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LinkedIn finds women don’t sell themselves as well as men

When was the last time you gave your LinkedIn profile some love? 

If the answer is a while, now might be the time to update and refine it. 

New research by the business social networking service found that women do not promote themselves as much as men on the site – and it’s costing them jobs as a result.

New research by the business social networking service has found that women do not promote themselves as much as men on the site (stock image)

LinkedIn found that while women have shorter profiles than men, they will also include 'eleven per cent fewer skills than men on their LinkedIn profile' (stock image)

LinkedIn found that while women have shorter profiles than men, they will also include ‘eleven per cent fewer skills than men on their LinkedIn profile’ (stock image)

After analysing some 141 million profiles, LinkedIn found that while women have shorter profiles than men, males also ‘tend to skew their professional brands to highlight more senior-level experience, often removing junior-level roles altogether’.

The average woman includes ‘eleven per cent fewer skills than men on their LinkedIn profile, even at similar occupations and experience levels’.

Meanwhile, the most applied-for roles for men include software engineer, project manager and business analyst, whereas for women it is administrative or executive assistant, followed by project manager and account manager.

In order to boost your profile on LinkedIn, the key is to invest time - 'Invest time in actively posting,' the Country Manager for LinkedIn Australia and New Zealand said (stock image)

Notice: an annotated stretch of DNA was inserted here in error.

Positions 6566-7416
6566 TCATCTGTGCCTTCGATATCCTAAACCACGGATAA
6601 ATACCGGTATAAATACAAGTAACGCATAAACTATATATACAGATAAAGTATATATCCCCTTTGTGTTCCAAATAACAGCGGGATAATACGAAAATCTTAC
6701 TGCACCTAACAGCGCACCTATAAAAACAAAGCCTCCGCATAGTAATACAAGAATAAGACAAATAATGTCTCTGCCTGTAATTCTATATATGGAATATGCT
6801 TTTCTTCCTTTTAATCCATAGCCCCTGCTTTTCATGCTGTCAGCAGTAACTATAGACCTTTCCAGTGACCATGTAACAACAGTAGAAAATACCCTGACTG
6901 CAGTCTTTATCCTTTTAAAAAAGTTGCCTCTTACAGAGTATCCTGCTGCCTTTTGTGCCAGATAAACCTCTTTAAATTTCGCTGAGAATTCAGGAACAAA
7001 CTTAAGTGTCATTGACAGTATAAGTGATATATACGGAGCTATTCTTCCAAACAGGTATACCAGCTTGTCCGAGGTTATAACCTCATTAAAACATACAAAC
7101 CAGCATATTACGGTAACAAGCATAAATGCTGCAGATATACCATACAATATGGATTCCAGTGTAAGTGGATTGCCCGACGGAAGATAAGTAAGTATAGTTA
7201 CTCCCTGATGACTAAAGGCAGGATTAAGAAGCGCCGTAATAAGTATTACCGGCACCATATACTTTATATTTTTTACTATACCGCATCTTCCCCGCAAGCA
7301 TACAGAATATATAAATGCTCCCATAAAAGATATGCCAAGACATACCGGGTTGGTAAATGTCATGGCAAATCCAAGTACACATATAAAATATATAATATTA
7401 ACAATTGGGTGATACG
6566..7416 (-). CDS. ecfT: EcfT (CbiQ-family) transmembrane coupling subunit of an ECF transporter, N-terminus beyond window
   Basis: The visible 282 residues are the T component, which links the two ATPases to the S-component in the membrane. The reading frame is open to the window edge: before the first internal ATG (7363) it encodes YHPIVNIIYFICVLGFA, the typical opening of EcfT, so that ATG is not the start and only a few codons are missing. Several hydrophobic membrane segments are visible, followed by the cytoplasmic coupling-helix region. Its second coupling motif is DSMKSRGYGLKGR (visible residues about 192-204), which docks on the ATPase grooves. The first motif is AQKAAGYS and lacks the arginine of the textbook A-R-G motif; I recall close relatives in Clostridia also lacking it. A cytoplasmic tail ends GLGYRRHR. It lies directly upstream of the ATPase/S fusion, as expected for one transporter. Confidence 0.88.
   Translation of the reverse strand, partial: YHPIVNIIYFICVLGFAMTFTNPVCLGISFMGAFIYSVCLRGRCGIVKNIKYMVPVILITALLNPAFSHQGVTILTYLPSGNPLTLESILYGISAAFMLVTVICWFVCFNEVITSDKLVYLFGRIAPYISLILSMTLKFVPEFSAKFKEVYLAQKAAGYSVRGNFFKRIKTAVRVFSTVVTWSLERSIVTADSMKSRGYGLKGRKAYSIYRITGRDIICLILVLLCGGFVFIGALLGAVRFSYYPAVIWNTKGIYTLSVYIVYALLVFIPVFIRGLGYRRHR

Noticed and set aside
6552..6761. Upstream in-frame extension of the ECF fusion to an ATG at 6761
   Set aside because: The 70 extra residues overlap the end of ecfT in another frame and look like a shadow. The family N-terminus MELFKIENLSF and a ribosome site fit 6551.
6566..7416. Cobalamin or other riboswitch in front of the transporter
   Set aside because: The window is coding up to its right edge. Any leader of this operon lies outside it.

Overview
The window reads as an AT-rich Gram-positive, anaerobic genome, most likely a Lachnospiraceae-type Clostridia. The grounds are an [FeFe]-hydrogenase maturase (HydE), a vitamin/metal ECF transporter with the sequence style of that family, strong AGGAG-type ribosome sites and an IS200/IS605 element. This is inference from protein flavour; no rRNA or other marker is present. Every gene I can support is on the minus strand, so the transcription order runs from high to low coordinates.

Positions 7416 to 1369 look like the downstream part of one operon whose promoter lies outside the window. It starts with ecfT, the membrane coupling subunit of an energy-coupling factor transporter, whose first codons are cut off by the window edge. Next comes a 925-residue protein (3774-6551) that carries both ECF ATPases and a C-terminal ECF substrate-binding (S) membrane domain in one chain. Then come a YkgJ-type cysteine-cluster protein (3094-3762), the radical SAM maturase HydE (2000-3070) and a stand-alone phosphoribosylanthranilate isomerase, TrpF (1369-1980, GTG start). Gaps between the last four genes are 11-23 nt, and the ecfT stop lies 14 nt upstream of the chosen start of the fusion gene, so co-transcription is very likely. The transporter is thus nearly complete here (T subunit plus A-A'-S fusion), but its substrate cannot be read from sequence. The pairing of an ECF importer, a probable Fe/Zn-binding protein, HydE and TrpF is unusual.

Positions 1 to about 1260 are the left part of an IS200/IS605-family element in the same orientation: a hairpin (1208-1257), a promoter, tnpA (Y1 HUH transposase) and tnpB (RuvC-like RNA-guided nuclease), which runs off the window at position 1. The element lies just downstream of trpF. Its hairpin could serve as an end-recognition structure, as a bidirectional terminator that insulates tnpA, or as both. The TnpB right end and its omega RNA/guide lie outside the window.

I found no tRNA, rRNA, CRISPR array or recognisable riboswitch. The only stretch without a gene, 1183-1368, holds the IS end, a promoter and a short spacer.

In order to boost your profile on LinkedIn, the key is to invest time – ‘Invest time in actively posting,’ the Country Manager for LinkedIn Australia and New Zealand said (stock image)

So how can you boost your profile and build your brand on LinkedIn?

According to the Country Manager for LinkedIn Australia and New Zealand, Matt Tindale, the key is to invest some time.

‘Invest time in actively posting,’ he said. ‘Don’t just share articles, but add your thoughts and commentary to what is being discussed and liken it to your experience or brand.’

Then, make sure you have an ‘authentic perspective’.

‘If you are passionate about topics that matter to you, share your perspective,’ the expert continued.

You can also 'nurture your network' by engaging in 'meaningful conversations and sharing insightful information' (stock image)

You can also ‘nurture your network’ by engaging in ‘meaningful conversations and sharing insightful information’ (stock image)

Finally, ‘nurture your network’ by engaging in ‘meaningful conversations and sharing insightful information’.

You could also add more skills to your profile and make it longer as a whole – to reflect those of many men from the research.

LinkedIn Australia recently shared the most viewed profiles in the Australian fashion industry – the Power Profiles 2017 list.

These include the founder and CEO of Showpo, Jane Lu, the CEO of the Iconic, Patrick Schmidt and the CEO of Cotton On, Peter Johnson, among others.

For more information about the Power Profiles, click here

Read more at DailyMail.co.uk


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